Facebook-owned WhatsApp is gearing up to finally launch its UPI-based payment feature ‘WhatsApp Pay’ in India. Rumours are making rounds that the launch could take place anytime by the end of this month or early next month. However, it appears that the rollout of WhatsApp Pay is going to face another significant roadblock.
WhatsApp is alleged for abusing its dominant position to make its upcoming payment service WhatsApp Pay a grand success in India. While the antitrust watchdogs are evaluating the situation by looking into the allegations a new debate has triggered on the matter.
WhatsApp, when it comes to messaging, has a humongous user base of a whopping 400 million in India as of now. Thus, it is now being argued that if the company bundles its payment services along with its main messaging app then will it be considered as the ‘abuse of its market position’ to penetrate India’s digital payments market space?
Currently, this is being looked into by the Competition Commission of India (CCI) after a complaint was filed in mid-March.
Industry experts believe that it’s going to be a bit of tricky situation for the authorities to act upon. The allegation, while getting the facts straight about WhatsApp having an upper hand when it comes to market penetration, doesn’t have any merit when it comes to ethics. WhatsApp is not the first company which aims to introduce different offerings to its customers after being dominant in one particular niche. This is exactly how successful conglomerates are built and there is nothing unethical as such to go about it.
For instance, WeChat has followed the exact same blueprint which WhatsApp aims to implement as well to becoming China’s most successful ‘super app’. In 2013, backed by Tencent, WeChat rolled out digital payments for its users, after which, as of now in 2020, it facilitates everything from making P2P transfers to buying food, rides, clothes, flight tickets so on and so forth. Other successful examples of those who implemented a similar strategy are Amazon, Flipkart, and many others.
Even in India, two eCommerce behemoth, Flipkart and Amazon employed similar practice by creating a bigger war chest to outplay offline retailers and small competitors. Despite all the hue and cry, they continued to bolt-on additional offerings at regular intervals to make the most of acquired user base.
According to two anonymous sources, the particular complainant of this case happens to be a lawyer whose identity is still unknown. However, it’s widely believed that such roadblocks are obvious to appear as the current leading players will surely be anxious about WhatsApp debuting in the payment industry. Having a backing of Facebook and humongous user base of 400 million users, WhatsApp can easily give other competitors run for their money.
WhatsApp and Facebook along with CCI haven’t yet responded to any requests for comment regarding this issue.
This antitrust complaint that was filed additionally also alleged that WhatsApp wants to ‘forcibly’ push its payments feature on to its existing users which sounds quite absurd. At the end of the day, it is always the end-users who choose to make their own independent decisions by weighing all the pros and cons of a product or a feature. If, for example, a consumer finds that WhatsApp’s payment feature is not satisfactory or robust then they will automatically want to shift to other alternatives or stick to their previous payment app of choice when it comes to making digital payments.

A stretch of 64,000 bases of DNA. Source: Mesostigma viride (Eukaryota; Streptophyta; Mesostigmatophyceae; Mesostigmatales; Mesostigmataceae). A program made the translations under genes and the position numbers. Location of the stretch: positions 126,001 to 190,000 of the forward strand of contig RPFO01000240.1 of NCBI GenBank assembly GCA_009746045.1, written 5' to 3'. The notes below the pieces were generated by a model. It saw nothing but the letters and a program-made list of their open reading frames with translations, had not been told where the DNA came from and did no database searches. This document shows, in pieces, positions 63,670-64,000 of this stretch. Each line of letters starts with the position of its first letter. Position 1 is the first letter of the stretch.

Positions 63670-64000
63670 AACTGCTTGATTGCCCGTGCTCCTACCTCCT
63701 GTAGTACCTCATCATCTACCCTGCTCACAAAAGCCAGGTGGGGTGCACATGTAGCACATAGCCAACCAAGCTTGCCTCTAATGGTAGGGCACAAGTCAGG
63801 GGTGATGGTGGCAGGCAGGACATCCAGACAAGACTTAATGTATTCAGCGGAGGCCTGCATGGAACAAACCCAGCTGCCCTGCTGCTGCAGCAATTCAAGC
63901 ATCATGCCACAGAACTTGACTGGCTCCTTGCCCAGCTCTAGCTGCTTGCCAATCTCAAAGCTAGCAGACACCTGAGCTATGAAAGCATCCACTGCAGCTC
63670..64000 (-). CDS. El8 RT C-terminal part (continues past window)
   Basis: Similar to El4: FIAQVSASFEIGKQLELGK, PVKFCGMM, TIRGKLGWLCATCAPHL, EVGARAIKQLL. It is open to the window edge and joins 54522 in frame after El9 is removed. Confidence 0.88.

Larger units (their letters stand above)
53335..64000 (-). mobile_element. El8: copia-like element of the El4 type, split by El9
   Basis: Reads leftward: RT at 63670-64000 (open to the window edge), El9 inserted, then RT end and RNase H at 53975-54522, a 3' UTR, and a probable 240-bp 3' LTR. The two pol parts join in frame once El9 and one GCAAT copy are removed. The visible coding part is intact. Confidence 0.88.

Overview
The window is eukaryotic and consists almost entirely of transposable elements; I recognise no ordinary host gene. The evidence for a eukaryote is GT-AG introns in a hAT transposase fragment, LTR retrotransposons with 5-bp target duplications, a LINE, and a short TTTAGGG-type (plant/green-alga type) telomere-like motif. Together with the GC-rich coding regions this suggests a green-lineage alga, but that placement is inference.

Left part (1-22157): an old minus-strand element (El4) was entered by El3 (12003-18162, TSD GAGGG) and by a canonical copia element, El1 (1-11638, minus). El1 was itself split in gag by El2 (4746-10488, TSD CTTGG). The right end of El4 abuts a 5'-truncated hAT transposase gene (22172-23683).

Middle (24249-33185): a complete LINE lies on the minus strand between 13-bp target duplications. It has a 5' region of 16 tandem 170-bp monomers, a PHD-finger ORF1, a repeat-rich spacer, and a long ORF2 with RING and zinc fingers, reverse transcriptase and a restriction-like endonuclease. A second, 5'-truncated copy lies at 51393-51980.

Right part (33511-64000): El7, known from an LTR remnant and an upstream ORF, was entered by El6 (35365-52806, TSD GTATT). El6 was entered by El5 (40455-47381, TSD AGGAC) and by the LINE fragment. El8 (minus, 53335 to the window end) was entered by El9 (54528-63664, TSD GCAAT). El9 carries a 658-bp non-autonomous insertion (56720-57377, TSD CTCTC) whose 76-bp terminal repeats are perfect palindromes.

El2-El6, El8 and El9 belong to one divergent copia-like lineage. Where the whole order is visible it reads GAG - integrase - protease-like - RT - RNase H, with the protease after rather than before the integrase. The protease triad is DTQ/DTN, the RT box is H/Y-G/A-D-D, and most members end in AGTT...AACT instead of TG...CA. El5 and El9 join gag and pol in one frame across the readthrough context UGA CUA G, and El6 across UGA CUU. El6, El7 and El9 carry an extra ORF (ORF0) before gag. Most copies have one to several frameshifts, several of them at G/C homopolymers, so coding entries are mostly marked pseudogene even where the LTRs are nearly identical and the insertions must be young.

WhatsApp’s payment service, when rolled out in its entirety, will be competing with the current leaders of India’s UPI based digital payment market space such as the Flipkart-backed PhonPe and Alphabet Inc’s Google Pay. These companies entered the Indian market way back in 2015 and 2017, respectively and took a long time to build their user base from scratch. However, within this span of 3-5 years, they didn’t diversify their offerings much. As a result, this is exactly where WhatsApp happened to identify a brilliant opportunity to grab a sizeable market share. Now because of this if WhatsApp happens to become a target of a full-fledged investigation then it will not be in any way considered a ‘justified action’.
This is not the first time when WhatsApp Pay is facing any legal trouble in India. Before this recent complaint, an Indian legal think tank filed a case in the Supreme Court. In the case, it was demanded that the company shouldn’t be allowed to roll out the payments service because it was violating data storage rules. That being a valid objection and a cause for concern, WhatsApp happened to assure the court that they will comply with all the necessary laws before moving ahead with the launch.
Lastly, if WhatsApp keeps facing similar unjustified setbacks to it launching the payment service in India then it will also quite simultaneously setback the growth of the UPI aka United Payments Interface in India from reaching its true potential. Many industry analysts are betting big on WhatsApp Pay to give the UPI platform a much-needed boost to further increase its adoption which will lead to bigger transaction volumes and values.
Now it remains how the Facebook-backed messaging giant chooses to respond to these allegations and then move ahead with the much-anticipated launch. We will keep you posted on future developments. Until then, stay tuned.